This recording ably conveys the subtleties of the pianoforte. Slightly more distant in balance but without the extra resonance of Ronald Brautigam’s BIS solo recordings, the sound is eminently listenable in both stereo and SACD surround, though with the latter allowing the ‘loudness’ of the instruments and the way they fill the acoustic to spread and sound that much more natural and convincing. I am a huge fan of the two-piano Sonata in D major, K448, and while this recording won’t dislodge my favourites, of which Murray Perahia and Radu Lupu on Sony are at the top of the heap, I will cherish this glimpse of the ‘real’ Mozart sound. The first two movements are nicely performed, the opening Allegro con spirito with plenty of bounce and operatic verve, the central Andante as smoothly lyrical as one might expect - i.e., not quite as much as with modern grands, but by no means lumpy either. The final Molto allegro might have been a tad swifter, having the feel more of a hard-driven andante and reducing interest in the thematic repetitions, but still with plenty of stunning moments and contrasts of mood.
The Sonata in F major K497 is if anything even more remarkable in terms of its compositional content, and the surprises which leap out from the Adagio introduction of the first movement take on a new life in this content. Again, the Allegro di molto is perhaps a little reserved in tempo, but in this case I prefer musical sensitivity and accuracy to headlong pace and risky excitement. The Kuijken sisters mention that “the instrument dictates [] what can and cannot be done”, and I bow to their experience in choices of tempo. I can imagine that over-pushed speeds would sound chaotic and clattery, so I appreciate the sense of detail and attention to inner voices that we are treated to here. The substantial central Andante is a fine bit of music, and the musical conversation between the parts is portrayed with wit and charm. That independence of the two parts is continued in the final Allegro, and it is fascinating to hear the second part growling away in the lower range of the instrument - surely something Mozart must have relished greatly as he exploits it extensively in this case.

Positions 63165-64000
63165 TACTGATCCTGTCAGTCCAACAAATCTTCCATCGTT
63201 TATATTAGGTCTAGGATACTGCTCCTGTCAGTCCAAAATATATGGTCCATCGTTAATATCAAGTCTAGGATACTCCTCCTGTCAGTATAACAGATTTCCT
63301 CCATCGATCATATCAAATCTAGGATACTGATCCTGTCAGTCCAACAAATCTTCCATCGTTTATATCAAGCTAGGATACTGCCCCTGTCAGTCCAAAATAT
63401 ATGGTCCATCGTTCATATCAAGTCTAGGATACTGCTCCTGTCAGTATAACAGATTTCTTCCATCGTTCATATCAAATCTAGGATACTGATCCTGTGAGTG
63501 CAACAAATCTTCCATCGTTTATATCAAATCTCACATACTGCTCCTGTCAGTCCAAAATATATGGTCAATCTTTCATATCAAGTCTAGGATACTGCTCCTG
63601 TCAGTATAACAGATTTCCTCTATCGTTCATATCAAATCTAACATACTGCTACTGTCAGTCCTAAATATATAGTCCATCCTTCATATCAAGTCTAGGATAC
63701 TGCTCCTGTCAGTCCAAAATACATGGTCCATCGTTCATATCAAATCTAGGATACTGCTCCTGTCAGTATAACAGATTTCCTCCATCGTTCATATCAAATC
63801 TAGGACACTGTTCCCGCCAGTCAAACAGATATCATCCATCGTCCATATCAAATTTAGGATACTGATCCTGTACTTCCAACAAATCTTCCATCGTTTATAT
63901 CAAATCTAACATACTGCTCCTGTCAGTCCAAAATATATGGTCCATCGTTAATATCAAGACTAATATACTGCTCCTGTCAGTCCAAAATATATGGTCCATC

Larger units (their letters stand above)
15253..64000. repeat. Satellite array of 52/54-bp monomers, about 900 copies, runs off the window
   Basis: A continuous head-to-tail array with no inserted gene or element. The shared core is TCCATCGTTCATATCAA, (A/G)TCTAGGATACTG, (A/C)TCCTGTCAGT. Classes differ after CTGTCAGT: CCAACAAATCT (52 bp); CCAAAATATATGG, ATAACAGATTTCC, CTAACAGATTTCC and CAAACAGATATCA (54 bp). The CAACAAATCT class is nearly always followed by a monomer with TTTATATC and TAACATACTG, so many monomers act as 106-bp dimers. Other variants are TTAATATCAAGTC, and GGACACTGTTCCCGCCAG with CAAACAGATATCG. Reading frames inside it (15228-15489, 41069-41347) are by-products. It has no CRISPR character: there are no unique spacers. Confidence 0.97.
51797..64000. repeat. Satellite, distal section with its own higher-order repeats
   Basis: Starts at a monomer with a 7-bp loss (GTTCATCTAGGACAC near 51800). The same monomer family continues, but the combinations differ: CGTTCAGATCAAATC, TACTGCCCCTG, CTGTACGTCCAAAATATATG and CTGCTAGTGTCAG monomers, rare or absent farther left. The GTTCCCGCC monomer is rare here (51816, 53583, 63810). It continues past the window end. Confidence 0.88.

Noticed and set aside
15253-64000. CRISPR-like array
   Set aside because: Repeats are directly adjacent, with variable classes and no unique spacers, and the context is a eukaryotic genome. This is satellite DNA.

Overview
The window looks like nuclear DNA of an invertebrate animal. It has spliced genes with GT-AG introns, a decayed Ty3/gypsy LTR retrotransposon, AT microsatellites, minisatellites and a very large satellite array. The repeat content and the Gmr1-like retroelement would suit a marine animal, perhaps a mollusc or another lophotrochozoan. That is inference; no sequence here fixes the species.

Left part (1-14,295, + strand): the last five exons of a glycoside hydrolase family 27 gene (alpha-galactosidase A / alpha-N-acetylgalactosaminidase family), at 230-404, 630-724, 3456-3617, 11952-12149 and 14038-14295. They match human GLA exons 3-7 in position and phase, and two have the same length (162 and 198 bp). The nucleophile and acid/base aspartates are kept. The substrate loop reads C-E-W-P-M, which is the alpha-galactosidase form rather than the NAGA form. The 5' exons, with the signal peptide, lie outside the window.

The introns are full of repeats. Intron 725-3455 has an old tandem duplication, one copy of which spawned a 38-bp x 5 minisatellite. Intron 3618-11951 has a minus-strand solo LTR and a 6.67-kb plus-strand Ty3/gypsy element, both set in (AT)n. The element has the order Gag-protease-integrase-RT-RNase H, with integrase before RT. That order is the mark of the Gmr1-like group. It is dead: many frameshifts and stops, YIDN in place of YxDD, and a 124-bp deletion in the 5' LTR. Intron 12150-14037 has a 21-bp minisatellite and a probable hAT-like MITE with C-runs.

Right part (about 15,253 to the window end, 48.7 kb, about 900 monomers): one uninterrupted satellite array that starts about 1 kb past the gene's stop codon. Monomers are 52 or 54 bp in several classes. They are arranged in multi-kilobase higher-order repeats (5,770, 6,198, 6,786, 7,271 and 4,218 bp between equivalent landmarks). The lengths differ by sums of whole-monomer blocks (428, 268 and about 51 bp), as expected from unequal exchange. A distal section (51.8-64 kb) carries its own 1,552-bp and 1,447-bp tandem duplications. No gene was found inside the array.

Written one year after K497, the Sonata in C major, K521 was composed for a gifted student, Franziska von Jacquin. With this in mind, the virtuoso passagework and equality of demands in each part are hardly surprising, the booklet notes describing this as a “competitive relationship”. The central Andante is more elegant and gently imposing than lyrically expressive, but is filled with lovely touches which are highlit by the contrasts in timbre with the pianoforte. The music-box qualities of the main theme in the final Allegretto might have been portrayed with a little more gentleness, but the dramatic contrasts in the development sections dig deeply and provide enough counterweight.
The sound of the early pianoforte is not for everyone, but those inquisitive enough to want an impression of this marvellous music played on instruments copied from those Mozart would have played are in for a treat with this disc. The synergy of the Kuijken sisters is as close as you could wish for, and their playing is full of stylish élan and richness of character. Add this through a state of the art recording and we’re onto a winner.
Dominy Clements